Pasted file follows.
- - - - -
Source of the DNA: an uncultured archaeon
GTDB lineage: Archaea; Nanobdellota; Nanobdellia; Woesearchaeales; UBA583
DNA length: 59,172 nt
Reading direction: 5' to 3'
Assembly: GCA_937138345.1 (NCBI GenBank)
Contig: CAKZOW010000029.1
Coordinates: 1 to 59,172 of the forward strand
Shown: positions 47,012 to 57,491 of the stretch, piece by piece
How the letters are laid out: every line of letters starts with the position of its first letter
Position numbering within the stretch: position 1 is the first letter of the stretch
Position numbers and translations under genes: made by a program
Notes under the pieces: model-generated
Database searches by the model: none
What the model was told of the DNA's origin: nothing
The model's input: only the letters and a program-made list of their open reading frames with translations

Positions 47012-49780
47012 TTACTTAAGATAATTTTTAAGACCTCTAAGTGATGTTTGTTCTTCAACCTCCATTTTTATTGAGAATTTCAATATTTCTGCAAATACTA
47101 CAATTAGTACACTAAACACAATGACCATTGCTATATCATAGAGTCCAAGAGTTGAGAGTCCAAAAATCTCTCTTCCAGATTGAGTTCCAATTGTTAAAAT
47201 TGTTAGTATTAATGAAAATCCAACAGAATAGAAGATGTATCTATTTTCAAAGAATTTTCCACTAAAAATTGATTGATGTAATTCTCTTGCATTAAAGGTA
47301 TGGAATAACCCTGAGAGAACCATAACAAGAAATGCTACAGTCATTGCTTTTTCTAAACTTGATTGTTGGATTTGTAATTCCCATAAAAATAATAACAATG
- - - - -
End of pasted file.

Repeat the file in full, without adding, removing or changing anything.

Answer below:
Source of the DNA: an uncultured archaeon
GTDB lineage: Archaea; Nanobdellota; Nanobdellia; Woesearchaeales; UBA583
DNA length: 59,172 nt
Reading direction: 5' to 3'
Assembly: GCA_937138345.1 (NCBI GenBank)
Contig: CAKZOW010000029.1
Coordinates: 1 to 59,172 of the forward strand
Shown: positions 47,012 to 57,491 of the stretch, piece by piece
How the letters are laid out: every line of letters starts with the position of its first letter
Position numbering within the stretch: position 1 is the first letter of the stretch
Position numbers and translations under genes: made by a program
Notes under the pieces: model-generated
Database searches by the model: none
What the model was told of the DNA's origin: nothing
The model's input: only the letters and a program-made list of their open reading frames with translations

Positions 47012-49780
47012 TTACTTAAGATAATTTTTAAGACCTCTAAGTGATGTTTGTTCTTCAACCTCCATTTTTATTGAGAATTTCAATATTTCTGCAAATACTA
47101 CAATTAGTACACTAAACACAATGACCATTGCTATATCATAGAGTCCAAGAGTTGAGAGTCCAAAAATCTCTCTTCCAGATTGAGTTCCAATTGTTAAAAT
47201 TGTTAGTATTAATGAAAATCCAACAGAATAGAAGATGTATCTATTTTCAAAGAATTTTCCACTAAAAATTGATTGATGTAATTCTCTTGCATTAAAGGTA
47301 TGGAATAACCCTGAGAGAACCATAACAAGAAATGCTACAGTCATTGCTTTTTCTAAACTTGATTGTTGGATTTGTAATTCCCATAAAAATAATAACAATG